Skulls, Ears, Noses, And Other Morbid “Trophies” Americans Took From Dead Japanese In WWII

Published November 13, 2017
Updated February 20, 2024

After Pearl Harbor, Americans took trophy skulls as they viewed the Japanese as inherently evil and less than human.

American Soldiers With Japanese Skulls

Wikimedia CommonsClockwise from top left: U.S. soldier with the Japanese skull adopted as the “mascot” of Navy Motor Torpedo Boat 341 circa April 1944, U.S. soldiers boiling a Japanese skull for preservation purposes circa 1944, a Japanese soldier’s severed head hangs from a tree in Burma circa 1945, a skull adorns a sign at Peleliu in October 1944.

Years after the end of World War II, the bodies of Japanese soldiers who had died in the Mariana Islands were repatriated to their homeland for proper burial.

More than half of the bodies returned home were returned without their heads.

The heads, it turned out, had been taken by the American soldiers responsible for the deaths, and kept as gruesome war trophies.

When soldiers came across the bodies or killed the soldiers themselves, the heads were likely the first thing to be taken as a war trophy. The head would then be boiled, leaving just the clean skull behind to be used as the soldiers pleased.

Some of the heads were mailed home to loved ones, and some were added to signage or used as macabre decorations throughout the soldier’s camps.

Eventually, the taking of the trophy skulls got so out of hand that the U.S. Military had to officially prohibit it. They ruled that taking the trophy skulls was a violation of the Geneva Convention for the treatment of the sick and wounded, the precursor to the 1949 Geneva Convention. However, the ruling hardly stopped the practice from taking place, and it continued for almost the entire duration of the war.

Skull On Desk

Ralph Crane, Time & Life Pictures/Getty Images via WikimediaPhoto published in the May 22, 1944 issue of LIFE magazine, with the following caption: “When he said goodby two years ago to Natalie Nickerson, 20, a war worker of Phoenix, Arizona, a big, handsome Navy lieutenant promised her a Jap. Last week, Natalie received a human skull, autographed by her lieutenant and 13 friends and inscribed: ‘This is a good Jap-a dead one picked up on the New Guinea beach.’ Natalie, surprised at the gift, named it Tojo. The armed forces disapprove strongly of this sort of thing.”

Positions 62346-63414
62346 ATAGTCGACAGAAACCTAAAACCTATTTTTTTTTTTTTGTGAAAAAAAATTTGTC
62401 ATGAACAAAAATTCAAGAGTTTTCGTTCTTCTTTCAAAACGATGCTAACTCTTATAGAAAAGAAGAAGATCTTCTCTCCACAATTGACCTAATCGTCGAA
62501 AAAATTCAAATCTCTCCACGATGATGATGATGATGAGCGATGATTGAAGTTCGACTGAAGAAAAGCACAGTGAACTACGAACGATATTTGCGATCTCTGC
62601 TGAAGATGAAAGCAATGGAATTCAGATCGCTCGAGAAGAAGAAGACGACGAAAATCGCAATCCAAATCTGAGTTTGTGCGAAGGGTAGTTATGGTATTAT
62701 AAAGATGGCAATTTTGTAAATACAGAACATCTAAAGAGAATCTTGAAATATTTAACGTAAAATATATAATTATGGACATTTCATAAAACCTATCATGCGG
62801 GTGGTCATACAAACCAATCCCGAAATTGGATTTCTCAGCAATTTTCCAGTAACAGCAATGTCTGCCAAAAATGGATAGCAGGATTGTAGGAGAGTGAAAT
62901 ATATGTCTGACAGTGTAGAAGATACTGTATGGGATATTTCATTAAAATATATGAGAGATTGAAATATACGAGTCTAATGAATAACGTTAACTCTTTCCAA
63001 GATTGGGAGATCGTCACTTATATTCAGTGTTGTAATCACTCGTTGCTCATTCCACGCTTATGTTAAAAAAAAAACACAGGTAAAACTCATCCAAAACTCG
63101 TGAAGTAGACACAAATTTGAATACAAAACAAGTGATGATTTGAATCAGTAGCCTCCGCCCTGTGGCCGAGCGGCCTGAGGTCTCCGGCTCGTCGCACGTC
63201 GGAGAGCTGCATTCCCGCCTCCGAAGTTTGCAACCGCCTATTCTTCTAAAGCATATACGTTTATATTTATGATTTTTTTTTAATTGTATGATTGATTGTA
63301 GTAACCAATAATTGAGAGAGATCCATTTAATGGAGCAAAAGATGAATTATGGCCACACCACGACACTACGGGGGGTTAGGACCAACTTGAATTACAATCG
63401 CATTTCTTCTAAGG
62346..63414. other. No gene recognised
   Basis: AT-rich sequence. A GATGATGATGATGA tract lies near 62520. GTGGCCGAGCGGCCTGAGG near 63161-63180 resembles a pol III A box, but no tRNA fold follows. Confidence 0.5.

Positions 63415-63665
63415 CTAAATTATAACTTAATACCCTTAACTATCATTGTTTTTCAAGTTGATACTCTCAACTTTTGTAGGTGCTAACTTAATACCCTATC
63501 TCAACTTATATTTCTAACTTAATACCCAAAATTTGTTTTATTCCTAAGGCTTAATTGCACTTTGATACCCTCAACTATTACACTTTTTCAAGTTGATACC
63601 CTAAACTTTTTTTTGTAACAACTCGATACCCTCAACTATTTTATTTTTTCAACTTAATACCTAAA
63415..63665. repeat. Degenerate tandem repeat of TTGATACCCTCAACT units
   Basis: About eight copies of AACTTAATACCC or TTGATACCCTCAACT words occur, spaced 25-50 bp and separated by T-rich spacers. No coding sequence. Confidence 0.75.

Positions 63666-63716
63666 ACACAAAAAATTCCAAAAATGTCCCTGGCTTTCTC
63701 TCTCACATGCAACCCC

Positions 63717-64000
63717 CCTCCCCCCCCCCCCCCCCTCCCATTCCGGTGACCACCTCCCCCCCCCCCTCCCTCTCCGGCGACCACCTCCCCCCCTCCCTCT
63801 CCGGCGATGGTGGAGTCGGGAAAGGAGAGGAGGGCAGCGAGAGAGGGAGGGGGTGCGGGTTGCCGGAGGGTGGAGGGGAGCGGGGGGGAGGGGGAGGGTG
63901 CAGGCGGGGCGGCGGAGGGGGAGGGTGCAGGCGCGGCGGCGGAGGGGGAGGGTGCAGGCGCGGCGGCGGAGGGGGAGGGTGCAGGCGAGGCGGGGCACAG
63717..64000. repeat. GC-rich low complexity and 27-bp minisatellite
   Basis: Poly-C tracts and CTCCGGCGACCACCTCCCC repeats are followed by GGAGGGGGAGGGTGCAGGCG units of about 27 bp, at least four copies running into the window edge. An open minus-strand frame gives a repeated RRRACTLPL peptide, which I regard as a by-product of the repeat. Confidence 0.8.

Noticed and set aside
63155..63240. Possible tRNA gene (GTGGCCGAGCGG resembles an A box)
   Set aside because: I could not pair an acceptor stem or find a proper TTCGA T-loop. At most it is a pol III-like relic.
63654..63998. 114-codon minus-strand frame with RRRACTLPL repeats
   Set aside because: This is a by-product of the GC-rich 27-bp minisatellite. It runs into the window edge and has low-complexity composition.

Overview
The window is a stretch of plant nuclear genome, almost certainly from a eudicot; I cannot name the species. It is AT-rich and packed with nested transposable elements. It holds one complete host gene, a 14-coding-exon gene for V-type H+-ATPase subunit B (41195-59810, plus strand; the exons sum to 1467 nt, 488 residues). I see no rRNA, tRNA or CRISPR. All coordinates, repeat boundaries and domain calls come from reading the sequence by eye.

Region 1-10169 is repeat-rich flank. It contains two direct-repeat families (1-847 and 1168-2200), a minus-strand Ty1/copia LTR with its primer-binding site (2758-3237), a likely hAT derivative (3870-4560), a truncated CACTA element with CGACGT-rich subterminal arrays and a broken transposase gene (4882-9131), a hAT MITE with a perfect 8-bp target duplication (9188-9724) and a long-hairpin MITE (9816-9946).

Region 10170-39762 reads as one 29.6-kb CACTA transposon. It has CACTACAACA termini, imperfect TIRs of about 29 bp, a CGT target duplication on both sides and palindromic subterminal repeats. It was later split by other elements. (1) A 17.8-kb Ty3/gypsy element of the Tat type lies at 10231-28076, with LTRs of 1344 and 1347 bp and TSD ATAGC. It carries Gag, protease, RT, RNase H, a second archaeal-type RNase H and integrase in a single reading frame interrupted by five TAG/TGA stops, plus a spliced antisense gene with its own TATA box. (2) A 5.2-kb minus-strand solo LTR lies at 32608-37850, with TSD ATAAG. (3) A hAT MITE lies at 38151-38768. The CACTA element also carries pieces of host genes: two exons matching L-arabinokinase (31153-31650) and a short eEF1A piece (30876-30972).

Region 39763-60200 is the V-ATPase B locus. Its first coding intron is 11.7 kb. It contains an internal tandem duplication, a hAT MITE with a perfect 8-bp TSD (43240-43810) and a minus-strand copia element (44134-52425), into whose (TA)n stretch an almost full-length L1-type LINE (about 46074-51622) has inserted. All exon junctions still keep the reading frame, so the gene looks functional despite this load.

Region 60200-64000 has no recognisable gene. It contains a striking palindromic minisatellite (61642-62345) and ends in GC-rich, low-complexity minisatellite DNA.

The taking of the trophies was in large part due to the widespread idea in America that the Japanese were less than human. The American media referred to them as the “yellow men,” or “yellow vermin,” constantly portraying them as having less intelligence than Americans. Especially after Pearl Harbor, the anti-Japanese sentiment became more pronounced.

Initially, the United States didn’t even plan to enter the war, standing idly by while the rest of the world fought. The attack on Pearl Harbor changed that, putting United States land directly in the middle of the battlegrounds.

After Pearl Harbor, the American sentiment towards the Japanese was that they were inherently evil.

Skull On Tree

Wikimedia CommonsA skull fixed to a tree in Tarawa, December 1943.

This implied hatred of the Japanese drove soldiers who happened upon dead soldiers, or who killed Japanese soldiers in battle, to see them as less than human, and thus, dismember them to take the pieces home as trophies.

The most common trophy was a skull, as most soldiers found that to be the most exciting piece to take. However other body parts were not ruled out. Teeth, arm bones, ears, and noses were often taken as well, and modified to be turned into other items, such as jewelry or ashtrays.

At the height of the war, U.S. Representative Francis E. Walter even gifted President Franklin Delano Roosevelt a letter opener made from a Japanese soldier’s arm bone. The gift sparked outrage in Japan and a wave of anti-American sentiments. Roosevelt later ordered that the bone be repatriated and given a proper burial.

After the war had ended, the trophies were, for the most part, repatriated to their original homelands. Even 40 years after the war had ended, efforts were still taking place to return the trophies to their intended resting places.

Next, read about Benjamin Salomon, the army dentist who killed 98 Japanese soldiers and saved hundreds of American lives. Then, read about the true story of the Japanese-American internment camps. Finally, read the story of revered World War II medic Desmond Doss.

Katie Serena
A former staff writer at All That's Interesting, Katie Serena has also published work in Salon.
John Kuroski
John Kuroski is the editorial director of All That's Interesting. He graduated from New York University with a degree in history, earning a place in the Phi Alpha Theta honor society for history students. An editor at All That's Interesting since 2015, his areas of interest include modern history and true crime.